Everyone appreciates ending a meal with a delicious dessert, whether it’s a holiday or just a regular day. What more could anyone ask for other than a savory-sweet slice of pumpkin pie?
That said, despite the tempting flavor, it’s only natural to wonder about the nutritional value of this holiday food. You might be asking, “Is pumpkin pie good for you?”
So in this post, we’ll talk about the nutritional benefits of this dessert, including the ways it could negatively affect your health. Keep reading, and let’s explore pumpkin pies slice by slice!
In What Ways Is It Good for You?
The cooler weather heralds the arrival of the winter months. But for some of us, it means we’re getting closer to the season of celebration and pumpkin pies: Thanksgiving.
If you’re thinking about making pumpkin pie for your Thanksgiving dinner, you’ll be glad to know that this holiday treat is high in nutrients. Some of the health benefits of pumpkin pies include:
Pumpkins Help Prevent Chronic Diseases
Your body’s metabolic processes produce byproducts called free radicals. These byproducts are highly reactive and unstable molecules that can harm your cells if left unchecked.
Several studies have linked free radicals to degenerative illnesses, including premature aging. It also causes oxidative stress, increasing the risk of several chronic diseases like dementia.
That said, the pumpkin in your pie slices contains high amounts of antioxidants. It includes carotenoids such as beta-carotene, beta-cryptoxanthin, and alpha-carotene.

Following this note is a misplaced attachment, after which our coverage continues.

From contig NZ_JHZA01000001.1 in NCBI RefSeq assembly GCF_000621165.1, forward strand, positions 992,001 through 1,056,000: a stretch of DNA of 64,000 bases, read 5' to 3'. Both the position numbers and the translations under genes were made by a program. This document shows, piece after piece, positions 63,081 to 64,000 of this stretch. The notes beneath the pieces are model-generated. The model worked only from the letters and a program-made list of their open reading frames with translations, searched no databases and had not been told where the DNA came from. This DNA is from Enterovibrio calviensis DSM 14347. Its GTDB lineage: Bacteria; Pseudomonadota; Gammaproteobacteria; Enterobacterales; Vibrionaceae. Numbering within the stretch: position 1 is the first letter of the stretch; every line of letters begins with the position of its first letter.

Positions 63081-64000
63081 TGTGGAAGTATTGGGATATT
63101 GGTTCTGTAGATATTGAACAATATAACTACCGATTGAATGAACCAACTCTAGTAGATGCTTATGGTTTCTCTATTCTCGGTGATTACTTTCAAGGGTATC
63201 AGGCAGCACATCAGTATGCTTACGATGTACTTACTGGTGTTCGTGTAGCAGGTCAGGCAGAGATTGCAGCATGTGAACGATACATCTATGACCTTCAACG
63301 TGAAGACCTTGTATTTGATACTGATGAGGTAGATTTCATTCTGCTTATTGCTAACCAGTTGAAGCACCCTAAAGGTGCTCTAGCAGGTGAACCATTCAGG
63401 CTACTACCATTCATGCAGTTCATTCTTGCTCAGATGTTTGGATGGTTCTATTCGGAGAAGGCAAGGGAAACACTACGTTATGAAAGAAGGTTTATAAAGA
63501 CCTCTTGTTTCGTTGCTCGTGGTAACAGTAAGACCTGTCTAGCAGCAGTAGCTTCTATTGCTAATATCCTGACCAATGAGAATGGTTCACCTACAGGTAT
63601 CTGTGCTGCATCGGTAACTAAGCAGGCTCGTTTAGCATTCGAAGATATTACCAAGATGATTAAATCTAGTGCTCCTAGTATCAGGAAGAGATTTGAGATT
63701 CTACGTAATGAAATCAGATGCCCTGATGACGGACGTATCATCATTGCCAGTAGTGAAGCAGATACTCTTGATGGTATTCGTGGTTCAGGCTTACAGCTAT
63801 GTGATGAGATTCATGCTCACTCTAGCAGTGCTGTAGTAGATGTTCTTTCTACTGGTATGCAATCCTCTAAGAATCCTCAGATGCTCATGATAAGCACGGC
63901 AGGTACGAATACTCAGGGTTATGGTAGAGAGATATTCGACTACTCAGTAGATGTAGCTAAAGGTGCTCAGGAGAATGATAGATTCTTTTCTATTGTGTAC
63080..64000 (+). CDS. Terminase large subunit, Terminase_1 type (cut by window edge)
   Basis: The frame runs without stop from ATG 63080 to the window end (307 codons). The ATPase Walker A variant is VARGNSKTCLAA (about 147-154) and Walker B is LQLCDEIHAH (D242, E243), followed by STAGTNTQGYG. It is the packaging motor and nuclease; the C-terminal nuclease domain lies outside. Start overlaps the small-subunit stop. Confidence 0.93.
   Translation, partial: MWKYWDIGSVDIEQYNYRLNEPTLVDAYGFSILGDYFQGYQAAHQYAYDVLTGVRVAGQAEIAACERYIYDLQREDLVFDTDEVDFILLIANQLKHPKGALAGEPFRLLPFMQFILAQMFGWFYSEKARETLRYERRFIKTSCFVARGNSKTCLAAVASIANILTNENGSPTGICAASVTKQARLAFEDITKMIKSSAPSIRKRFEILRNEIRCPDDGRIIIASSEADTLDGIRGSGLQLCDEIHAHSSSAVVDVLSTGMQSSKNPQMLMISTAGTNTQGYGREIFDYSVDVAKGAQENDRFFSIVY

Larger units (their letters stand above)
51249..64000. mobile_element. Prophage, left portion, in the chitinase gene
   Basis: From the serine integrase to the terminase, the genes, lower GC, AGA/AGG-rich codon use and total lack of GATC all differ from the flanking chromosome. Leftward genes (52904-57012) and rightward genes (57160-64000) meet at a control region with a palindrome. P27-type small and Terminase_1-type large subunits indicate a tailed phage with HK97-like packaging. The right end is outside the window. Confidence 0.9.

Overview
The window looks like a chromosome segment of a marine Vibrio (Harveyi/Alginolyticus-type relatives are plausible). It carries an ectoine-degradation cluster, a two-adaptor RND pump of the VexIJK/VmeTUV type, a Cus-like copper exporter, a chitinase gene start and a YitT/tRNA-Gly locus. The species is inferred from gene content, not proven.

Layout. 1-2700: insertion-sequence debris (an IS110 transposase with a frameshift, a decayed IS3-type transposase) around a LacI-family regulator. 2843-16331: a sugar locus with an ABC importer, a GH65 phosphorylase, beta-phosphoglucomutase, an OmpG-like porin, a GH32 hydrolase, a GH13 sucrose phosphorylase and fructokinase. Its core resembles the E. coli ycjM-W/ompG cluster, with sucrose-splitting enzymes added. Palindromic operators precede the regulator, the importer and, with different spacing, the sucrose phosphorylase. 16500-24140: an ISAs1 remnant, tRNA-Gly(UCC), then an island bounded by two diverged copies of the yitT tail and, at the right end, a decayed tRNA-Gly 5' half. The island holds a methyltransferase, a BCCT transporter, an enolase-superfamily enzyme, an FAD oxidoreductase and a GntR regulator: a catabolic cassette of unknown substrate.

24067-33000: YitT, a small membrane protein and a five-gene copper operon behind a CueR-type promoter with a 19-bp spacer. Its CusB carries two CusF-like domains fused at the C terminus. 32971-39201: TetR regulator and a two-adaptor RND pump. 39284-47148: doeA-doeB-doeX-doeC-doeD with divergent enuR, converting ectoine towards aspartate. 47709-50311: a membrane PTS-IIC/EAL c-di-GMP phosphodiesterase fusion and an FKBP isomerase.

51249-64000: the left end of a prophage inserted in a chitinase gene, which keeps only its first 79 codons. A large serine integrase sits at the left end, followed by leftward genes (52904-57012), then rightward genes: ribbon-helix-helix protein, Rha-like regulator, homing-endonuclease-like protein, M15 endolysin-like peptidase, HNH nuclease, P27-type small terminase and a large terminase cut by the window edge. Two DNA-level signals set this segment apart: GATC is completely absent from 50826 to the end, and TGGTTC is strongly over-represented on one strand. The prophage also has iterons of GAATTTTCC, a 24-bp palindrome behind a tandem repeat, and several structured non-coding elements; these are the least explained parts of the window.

These antioxidants protect your cells from high levels of free radicals that can damage your cells. By protecting your cells, they make your body less susceptible to cancer, specifically lowering the risk of lung and skin cancer.
Pumpkins Help Improve Eye Health
As we age, we may experience decreased bodily functions, like diminishing eyesight. For some of us, it’s a natural part of aging and something they accept as a fact.
Fortunately, a proper diet reduces the risk of developing these eye issues. Your pumpkin pie, for instance, contains essential nutrients that help maintain your eye health.
Pumpkins are a natural source of vitamin A, lutein, and zeaxanthin. Studies link these compounds to healthy vision and prevent age-related eyesight issues, such as cataracts.
Do you find it difficult to see in low-light conditions? Do your eyes find it difficult to adjust when you enter rooms with no light source on?
This vision impairment is known as “night blindness,” it’s linked to low vitamin A levels in your system—so you might want to have an extra slice of pumpkin pie on your Thanksgiving dinner.
Pumpkins Help Improve Cardiovascular Health
If you’re conscious about your heart health, you might be wary of eating desserts. Pumpkins, however, contain numerous vitamins that can improve your cardiovascular fitness.
This feat is thanks to pumpkins’ potassium content. A cup of cooked pumpkin can contain around 16% of your daily potassium intake requirement.
As you may already know, this mineral helps with your heart functions. Studies have shown that increasing potassium intake can significantly reduce the risk of cardiovascular illnesses, such as heart disease, stroke, and high blood pressure.
Apart from the potassium, that slice of pumpkin pie also contains a considerable dose of fiber. This type of carbohydrate helps protect your heart by lowering “bad” cholesterol levels.
The trace amount of calcium and magnesium also reinforces your heart’s muscles. Calcium contributes to your heart’s electrical signals, while magnesium maintains the beating rhythm.
Pumpkins Help Improve Overall Cell Function
B vitamins are crucial nutrients to ensure your cells are correctly functioning. Specifically, they aid your body’s metabolism, blood cell production, and maintaining cell health.
The savory filling of your pumpkin pie contains some of these B vitamins. It has riboflavin for energy production, niacin for nervous system health, and folate for red blood cell production.
Pumpkins Help Improve Immune System
Aside from the carotenoids, the filling in your pumpkin pie is also rich in vitamin A. One serving of pumpkin pie can provide over 67% of your body’s vitamin A requirements.